The end of the week soon arrived and it was time for my second PSV test in my career as a bus driver. The chief driving examiner, a Mr Harwood, was a somewhat fierce looking chap who wore a suite and trilby hat. I sat upstairs whilst the first trainee climbed up into the cab and commenced his test. Everything was going smoothly until we reaches a junction with Wembley High Road. The traffic was quite heavy and the driver could not pull out straight away, however a following motorist was becoming rather irate and started to sound his horn. The next thing I heard was a load of swearing telling the motorist what he could do with his horn. Well I thought that’s blown it for the trainee, you certainly don’t swear at other motorist especially when you are on a test. I later found out from Bob that it wasn’t Alan the trainee but the Chief Examiner who was leaning off the platform of the bus and having ago at the poor motorist. My turn soon came and I managed to give a reasonable drive and having been told to pull up and climb down from the cab I then had to endure a series of highway code questions whilst Bob looked on impassively not giving any clues as to whether I had passed the test or not. To my great relief after a few minutes I was handed a pass form to be taken to the Public Carriage Office in Peyton Street. After we had dropped off the Examiner, Bob drove all of us up to Kings Cross were we waited in the same café that I had sat in five years previously whilst we took it in turns to go across the road to the Public Carriage Office to collected our Licence and PSV badges. Yes plural, we now had to have a conductors PSV badge. My second drivers badge No was N71033; the N denoting the London Metropolitan Traffic Area. The United Kingdom was divided into a number of Traffic Areas overseen by its own Traffic Commissioner who was responsible for the licensing of all PSV operations within his or her area. This included disciplinary measures against both drivers and operators and the approval of route changes, and timetable alterations.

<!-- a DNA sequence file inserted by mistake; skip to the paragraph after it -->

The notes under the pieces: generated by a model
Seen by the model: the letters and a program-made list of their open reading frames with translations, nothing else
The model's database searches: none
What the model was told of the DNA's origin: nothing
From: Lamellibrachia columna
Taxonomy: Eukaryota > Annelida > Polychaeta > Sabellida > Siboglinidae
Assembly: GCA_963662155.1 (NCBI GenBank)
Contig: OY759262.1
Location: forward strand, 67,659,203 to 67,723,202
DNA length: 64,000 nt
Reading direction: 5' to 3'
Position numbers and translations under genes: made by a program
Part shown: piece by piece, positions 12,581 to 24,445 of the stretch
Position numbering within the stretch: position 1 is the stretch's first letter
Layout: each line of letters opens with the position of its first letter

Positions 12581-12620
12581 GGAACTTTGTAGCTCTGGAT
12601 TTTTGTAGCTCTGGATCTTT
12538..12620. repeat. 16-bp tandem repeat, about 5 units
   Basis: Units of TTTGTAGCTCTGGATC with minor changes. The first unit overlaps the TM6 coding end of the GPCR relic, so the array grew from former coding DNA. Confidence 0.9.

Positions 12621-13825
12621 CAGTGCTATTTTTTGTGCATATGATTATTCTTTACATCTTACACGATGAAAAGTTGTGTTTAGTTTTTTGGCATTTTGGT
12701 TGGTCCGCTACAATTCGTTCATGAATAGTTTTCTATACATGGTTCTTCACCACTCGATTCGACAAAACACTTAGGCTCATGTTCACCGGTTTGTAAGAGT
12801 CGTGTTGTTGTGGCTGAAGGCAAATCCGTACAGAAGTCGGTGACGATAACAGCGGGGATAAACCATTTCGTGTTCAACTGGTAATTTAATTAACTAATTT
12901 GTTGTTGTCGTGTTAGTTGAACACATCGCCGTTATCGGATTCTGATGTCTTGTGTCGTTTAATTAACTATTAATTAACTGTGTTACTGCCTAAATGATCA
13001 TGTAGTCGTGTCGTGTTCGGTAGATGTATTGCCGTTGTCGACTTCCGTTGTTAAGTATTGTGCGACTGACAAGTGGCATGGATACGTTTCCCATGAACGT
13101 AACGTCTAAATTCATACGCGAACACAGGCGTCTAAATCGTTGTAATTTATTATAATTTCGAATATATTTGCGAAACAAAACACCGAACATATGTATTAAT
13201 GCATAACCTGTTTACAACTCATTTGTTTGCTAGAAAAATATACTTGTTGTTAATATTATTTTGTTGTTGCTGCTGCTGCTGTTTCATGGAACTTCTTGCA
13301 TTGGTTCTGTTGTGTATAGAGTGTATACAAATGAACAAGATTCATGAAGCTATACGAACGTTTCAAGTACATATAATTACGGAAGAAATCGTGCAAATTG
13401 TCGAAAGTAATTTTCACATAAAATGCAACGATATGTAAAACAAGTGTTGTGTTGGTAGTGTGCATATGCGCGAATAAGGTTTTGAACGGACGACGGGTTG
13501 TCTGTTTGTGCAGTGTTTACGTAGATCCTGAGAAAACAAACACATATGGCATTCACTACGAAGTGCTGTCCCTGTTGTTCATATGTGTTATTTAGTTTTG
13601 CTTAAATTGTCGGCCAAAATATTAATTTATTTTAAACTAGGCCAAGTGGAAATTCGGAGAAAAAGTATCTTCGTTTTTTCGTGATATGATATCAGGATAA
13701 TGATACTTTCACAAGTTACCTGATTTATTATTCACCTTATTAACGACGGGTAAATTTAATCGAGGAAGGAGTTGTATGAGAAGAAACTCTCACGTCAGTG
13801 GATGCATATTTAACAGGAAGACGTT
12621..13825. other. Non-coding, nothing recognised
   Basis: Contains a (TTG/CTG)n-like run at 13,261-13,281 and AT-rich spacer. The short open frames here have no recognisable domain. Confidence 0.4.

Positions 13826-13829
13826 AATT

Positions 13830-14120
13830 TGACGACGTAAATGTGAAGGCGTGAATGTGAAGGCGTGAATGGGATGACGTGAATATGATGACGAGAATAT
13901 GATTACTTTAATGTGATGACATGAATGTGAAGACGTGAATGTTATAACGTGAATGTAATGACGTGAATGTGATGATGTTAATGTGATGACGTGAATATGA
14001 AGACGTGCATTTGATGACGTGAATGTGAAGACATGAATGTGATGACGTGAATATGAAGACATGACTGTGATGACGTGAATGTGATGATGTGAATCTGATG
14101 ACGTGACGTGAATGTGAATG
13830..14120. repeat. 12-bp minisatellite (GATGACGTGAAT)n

Having collected my new licence and badge I immediately rang up Annette from a call box to tell her I had passed and I was once more employed as a bus driver and we could now start looking for a home of our own.
Before starting work at Hemel Hempstead there was one more task to perform. The allocation of buses at Hemel Hempstead were RTs for crew operation and single deck RFs for one man buses and Greenline coaches. I therefore had to receive type training on the RF bus, so once more over to St Albans. Type training usually involved a half day driving around St Albans until you were familiar with the cab layout and the dimensions of the vehicle. The RF had a full fronted cab unlike the half cabs of the RTs and not being able to see the nearside wing would take some adjustment.
Not for me the half day around St Albans oh no. Unfortunately my driving instructor had to attend a disciplinary hearing that day at London Country headquarters which just happened to be in Reigate Surrey. Apparently he had inadvertently allowed a trainee to reverse into a wall the previous day and had to explain his actions to his chief at Reigate. So my familiarisation consisted of a three hour drive from St Albans through London and Dorking to Reigate, I’ll give the instructor his due, he did drive me part of the way back. I must admit that the RF was a lovely vehicle to drive, the cab layout was the same as the RT, a pre select gear box, but with the engine set mid way back and under floor it was so much quieter than the RT, and gave a far smoother ride.
To get to work from Watford to Hemel Hempstead I had bought a small Honda 50cc motor bike, it was to be many years and many motor bikes before Annette and I could afford the luxury of a car.